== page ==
DT hierarchy structure

will the hierarchy structure in DT 2.0 be upgraded? I am thinking specifically of files being able to be hierarchically ‘under’ other files. This makes note-taking of, say, PDF essays or audio or movie clips, easier and much nicer in that the notes can hierarchically sit underneath the files they are connected to.

The application Mori has this type of structure and it would be really cool to have in DT 2.0

Actually, yuck. I actually sorta don’t like this about Mori. And if you can file stuff under files… how can you remember where things go?

Conceptually, folders hold things (either files or other folders). Files… are files.

The point is not that you have to put files under other files, but that you can. Mori doesn’t force you to do this.

I would mention omnioutliner as well, since it is the same there (which I think Mori patterns itself after somwhat) and it is a standout feature there as well.

If it was implemented, you would not need to change anything in the way you do things, it would just be there for those who do. I think it is ‘yuck’ that I can’t :exclamation:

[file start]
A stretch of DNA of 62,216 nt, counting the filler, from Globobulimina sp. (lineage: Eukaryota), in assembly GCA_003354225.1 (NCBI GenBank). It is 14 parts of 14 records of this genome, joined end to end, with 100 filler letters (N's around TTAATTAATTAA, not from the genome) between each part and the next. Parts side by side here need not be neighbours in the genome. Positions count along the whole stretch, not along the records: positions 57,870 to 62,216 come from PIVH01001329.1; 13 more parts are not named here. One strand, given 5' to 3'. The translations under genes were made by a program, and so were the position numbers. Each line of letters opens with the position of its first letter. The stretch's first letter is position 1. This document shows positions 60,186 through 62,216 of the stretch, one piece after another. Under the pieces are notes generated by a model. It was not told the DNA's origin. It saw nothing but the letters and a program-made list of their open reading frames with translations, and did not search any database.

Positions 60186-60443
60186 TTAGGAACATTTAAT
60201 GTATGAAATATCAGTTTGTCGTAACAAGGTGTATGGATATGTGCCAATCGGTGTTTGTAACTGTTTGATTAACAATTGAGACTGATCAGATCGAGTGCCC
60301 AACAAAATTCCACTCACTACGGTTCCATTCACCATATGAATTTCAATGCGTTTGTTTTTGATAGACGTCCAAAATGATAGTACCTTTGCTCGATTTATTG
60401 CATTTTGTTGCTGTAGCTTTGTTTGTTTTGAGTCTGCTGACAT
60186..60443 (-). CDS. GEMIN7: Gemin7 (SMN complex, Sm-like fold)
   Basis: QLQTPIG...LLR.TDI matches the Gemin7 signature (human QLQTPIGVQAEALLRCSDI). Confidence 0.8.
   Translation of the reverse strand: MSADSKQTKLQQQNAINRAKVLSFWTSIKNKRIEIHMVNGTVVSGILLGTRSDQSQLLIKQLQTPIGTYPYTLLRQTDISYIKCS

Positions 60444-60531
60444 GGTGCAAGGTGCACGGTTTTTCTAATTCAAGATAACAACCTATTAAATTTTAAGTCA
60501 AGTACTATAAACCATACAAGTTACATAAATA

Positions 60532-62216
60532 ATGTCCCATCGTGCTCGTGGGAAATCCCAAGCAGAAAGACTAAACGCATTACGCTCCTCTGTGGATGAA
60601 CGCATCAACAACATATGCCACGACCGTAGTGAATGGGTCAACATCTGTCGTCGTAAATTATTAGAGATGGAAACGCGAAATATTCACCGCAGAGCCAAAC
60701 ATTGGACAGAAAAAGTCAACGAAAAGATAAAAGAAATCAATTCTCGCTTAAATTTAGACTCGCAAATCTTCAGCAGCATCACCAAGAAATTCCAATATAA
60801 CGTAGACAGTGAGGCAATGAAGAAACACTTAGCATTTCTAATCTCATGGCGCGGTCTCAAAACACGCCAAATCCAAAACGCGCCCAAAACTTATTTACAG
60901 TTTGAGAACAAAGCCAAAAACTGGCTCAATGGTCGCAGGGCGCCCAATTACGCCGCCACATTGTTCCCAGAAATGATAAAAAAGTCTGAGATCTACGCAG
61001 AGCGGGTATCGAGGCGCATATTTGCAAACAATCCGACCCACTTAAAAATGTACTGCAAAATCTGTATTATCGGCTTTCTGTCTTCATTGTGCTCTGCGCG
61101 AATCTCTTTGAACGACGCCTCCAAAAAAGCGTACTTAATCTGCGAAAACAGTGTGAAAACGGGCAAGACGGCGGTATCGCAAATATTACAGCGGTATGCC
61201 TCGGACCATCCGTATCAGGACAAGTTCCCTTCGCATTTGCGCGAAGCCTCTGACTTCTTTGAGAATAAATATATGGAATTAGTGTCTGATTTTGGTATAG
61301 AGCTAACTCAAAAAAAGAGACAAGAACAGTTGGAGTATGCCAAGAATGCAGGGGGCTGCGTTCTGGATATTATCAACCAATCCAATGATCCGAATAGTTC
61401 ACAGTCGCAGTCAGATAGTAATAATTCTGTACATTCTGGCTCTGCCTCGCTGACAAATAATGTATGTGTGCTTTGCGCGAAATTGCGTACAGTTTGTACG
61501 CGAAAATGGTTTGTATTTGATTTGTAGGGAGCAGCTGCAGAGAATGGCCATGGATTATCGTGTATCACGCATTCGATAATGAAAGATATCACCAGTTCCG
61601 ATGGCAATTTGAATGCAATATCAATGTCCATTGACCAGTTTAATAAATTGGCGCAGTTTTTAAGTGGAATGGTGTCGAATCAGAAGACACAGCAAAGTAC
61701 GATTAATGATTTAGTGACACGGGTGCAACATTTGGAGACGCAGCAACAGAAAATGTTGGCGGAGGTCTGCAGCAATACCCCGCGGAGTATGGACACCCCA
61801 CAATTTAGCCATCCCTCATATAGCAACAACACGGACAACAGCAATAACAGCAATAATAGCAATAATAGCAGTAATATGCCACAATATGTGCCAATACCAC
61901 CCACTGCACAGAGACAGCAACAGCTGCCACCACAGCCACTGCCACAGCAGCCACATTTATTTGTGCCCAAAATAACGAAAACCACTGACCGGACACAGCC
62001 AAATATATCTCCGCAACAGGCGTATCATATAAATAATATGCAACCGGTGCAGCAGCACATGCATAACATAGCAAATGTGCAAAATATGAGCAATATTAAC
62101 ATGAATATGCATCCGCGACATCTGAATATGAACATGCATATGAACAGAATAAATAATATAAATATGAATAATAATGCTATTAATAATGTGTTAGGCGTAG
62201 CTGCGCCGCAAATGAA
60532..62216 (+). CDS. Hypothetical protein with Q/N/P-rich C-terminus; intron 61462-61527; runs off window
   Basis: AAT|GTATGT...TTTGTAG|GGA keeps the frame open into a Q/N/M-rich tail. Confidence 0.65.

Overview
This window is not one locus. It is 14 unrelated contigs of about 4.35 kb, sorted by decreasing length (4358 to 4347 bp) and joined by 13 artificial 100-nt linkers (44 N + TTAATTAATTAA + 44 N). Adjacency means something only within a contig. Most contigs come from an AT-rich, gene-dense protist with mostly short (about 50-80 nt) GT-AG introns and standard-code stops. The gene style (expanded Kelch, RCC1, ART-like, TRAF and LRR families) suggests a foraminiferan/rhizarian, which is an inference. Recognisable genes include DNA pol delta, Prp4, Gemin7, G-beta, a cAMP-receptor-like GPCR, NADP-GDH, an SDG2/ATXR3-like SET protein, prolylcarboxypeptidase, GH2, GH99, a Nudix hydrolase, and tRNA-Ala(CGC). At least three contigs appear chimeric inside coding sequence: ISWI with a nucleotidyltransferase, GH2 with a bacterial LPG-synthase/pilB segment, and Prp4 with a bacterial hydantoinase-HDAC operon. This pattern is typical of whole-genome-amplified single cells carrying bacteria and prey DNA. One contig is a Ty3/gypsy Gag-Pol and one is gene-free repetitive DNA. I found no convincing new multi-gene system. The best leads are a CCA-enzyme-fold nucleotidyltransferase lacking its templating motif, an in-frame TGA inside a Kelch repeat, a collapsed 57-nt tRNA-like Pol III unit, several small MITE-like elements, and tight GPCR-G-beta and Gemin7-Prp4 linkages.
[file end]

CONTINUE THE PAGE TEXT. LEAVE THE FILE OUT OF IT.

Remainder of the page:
Although Mori shows folder and file icons for convenience and orientation, all the nodes of its hierarchy are essentially similar. An “entry” (node) can contain a styled text document (rtfd, displayed in a TextEdit-style pane), user-defined metadata (displayed in columns) and other entries as subentries. Entries that contain other entries are represented as folders; those that do not are represented as files. This means that folders can and often do directly incorporate user notes related to their contents–an excellent feature for annotating collections of documents. It also means that you can convert a file to a folder with a simple menu choice (which basically just swaps the icon representing the entry). This design is very flexible and, it turns out, quite powerful: users can decide whether they wish to annotate a collection of documents at the “containing folder” level, or create subentries to an entry containing a document–essentially as footnotes annotating that document.